Last weekend, I spent a couple of gleeful hours pulling weeds and dying plants out of our front yard to make way for a few new future dead things. In the process I came across a few spiders, some nasty earwigs, and a whole lotta ants.
I respect insects, really I do. I love them so much I let them thrive in the damp plant debris of my overrun yard for months at a time. But I could swear the earwigs I unearthed were stalking me. Two of them came out of the ground and headed toward my feet while I was standing on the sidewalk. And each time I moved, they changed direction to follow me. I'm not kidding. So I squashed them with my spade.
Then, less than thirty minutes later, I found piles of ants busy pulling apart and carrying away the sticky goodness of earwig carcass. Mmmmm...earwig carcass.
At least the earwigs were crushed first. Shortly after we moved into this place, I was walking down our front steps to head to the grocery store when I saw a thrashing, oozing caterpillar being attacked by hundreds of merciless ants. When I returned a few minutes later, the caterpillar was mostly gone and decidedly dead.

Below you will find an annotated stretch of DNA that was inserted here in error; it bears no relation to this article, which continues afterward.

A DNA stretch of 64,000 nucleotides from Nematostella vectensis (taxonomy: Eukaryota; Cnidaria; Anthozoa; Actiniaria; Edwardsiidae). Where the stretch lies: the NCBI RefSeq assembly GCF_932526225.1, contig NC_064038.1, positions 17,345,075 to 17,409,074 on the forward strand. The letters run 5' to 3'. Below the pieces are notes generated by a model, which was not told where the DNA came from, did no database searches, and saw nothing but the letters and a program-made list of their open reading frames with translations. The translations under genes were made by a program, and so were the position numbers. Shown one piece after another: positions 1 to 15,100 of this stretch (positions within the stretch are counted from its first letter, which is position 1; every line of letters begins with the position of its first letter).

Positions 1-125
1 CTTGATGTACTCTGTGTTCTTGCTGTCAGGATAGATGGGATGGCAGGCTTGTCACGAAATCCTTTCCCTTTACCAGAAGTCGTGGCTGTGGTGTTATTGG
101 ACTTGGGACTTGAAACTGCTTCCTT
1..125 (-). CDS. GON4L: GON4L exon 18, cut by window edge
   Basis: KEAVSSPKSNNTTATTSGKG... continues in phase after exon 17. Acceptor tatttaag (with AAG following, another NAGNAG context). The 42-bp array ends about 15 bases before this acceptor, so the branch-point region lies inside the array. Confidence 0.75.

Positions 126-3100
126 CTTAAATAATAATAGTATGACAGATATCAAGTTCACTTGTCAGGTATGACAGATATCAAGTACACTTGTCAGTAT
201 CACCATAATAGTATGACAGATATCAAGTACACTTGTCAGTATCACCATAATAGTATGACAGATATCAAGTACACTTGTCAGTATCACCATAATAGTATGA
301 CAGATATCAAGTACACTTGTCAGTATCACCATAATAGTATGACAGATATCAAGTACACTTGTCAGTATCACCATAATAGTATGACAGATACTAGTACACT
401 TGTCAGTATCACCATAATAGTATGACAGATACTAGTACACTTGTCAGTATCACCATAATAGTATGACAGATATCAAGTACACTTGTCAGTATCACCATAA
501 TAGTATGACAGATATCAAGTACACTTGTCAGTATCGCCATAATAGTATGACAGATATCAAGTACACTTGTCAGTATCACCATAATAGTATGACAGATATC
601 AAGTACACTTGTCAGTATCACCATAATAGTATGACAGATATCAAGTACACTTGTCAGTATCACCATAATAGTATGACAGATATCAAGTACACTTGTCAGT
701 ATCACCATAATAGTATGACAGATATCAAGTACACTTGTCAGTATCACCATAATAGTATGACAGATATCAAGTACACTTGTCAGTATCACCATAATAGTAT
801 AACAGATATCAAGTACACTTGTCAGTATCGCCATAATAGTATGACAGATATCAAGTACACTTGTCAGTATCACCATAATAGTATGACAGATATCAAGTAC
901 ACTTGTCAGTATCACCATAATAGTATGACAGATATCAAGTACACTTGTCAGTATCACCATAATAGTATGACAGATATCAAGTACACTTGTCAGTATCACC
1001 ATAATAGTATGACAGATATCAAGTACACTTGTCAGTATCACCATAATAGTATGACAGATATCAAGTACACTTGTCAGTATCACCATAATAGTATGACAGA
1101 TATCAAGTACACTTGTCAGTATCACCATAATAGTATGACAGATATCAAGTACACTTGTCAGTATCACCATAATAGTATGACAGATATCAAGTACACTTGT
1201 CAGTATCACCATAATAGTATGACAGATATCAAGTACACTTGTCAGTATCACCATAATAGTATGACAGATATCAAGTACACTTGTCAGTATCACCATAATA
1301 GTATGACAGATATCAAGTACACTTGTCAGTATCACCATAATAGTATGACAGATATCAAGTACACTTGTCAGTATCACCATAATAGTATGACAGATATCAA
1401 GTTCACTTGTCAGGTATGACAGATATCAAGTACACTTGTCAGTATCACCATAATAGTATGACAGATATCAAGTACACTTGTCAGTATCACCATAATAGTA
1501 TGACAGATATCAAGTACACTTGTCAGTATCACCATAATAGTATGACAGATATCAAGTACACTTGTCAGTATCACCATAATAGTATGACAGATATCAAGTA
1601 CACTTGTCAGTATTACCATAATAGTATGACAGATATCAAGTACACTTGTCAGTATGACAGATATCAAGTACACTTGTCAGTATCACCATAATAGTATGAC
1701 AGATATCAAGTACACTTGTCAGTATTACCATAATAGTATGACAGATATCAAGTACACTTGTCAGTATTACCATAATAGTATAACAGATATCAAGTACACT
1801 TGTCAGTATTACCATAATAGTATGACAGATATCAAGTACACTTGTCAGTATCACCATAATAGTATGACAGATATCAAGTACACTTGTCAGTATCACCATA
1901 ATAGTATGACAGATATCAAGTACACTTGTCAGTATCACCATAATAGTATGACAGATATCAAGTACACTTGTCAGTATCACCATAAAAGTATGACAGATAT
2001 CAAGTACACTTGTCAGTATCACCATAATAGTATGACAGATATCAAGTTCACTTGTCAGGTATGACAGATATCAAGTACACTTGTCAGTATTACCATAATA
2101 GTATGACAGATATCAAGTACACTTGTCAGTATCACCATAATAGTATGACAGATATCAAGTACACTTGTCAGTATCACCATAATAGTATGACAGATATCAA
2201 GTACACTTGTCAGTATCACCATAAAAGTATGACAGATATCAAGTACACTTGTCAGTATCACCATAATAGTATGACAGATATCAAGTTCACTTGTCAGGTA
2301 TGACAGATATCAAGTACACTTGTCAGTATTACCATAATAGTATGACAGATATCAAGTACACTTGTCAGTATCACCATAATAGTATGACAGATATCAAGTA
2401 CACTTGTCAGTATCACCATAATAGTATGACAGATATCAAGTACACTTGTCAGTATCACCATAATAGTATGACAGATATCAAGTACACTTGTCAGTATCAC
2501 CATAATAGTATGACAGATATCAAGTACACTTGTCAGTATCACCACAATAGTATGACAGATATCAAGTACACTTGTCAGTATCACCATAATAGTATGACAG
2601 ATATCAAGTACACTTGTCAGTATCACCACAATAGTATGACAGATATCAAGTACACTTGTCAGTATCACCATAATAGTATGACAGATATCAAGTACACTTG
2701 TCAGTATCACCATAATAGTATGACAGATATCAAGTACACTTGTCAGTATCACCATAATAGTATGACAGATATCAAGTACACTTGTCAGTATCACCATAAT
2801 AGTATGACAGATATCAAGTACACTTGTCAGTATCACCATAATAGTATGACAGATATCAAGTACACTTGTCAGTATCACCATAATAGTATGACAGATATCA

I figured at that point that my battle with the ants already inside our home was doomed. Turns out, though, that the hundreds of tiny spiders that stand guard near every crack or hole in our creaky home mostly keep them in check, leaving behind piles of ant carcasses stacked neatly in the corners of our windowsills. As long as I avoid spraying ant and spider killer, and clean mostly with castille soap and vinegar, they keep up their important work. In fact, I've found that not cleaning the nooks and crannies at all works equally well.
I would prefer not to come into contact with ants. It makes me grumpy when ants invade my compost bin, or carry aphids onto my burgeoning herb garden, or herd up my son's leg when he steps onto the grass. And it makes me especially grumpy when I see or read more about just how incredible they are. For intance, a recent study reports that one ant species will throw itself into holes and dips in an ant trail to make the road smooth for the rest. My favorite quote: "Broadly, our research demonstrates that a simple but highly specialized behavior performed by a minority of ant workers can improve the performance of the majority, resulting in a clear benefit for the society as a whole." Darn it, I just can't stay mad an insect that will clean dead earwig meat off my sidewalk, or let 200,000 of its peers literally walk all over it for the good of the colony.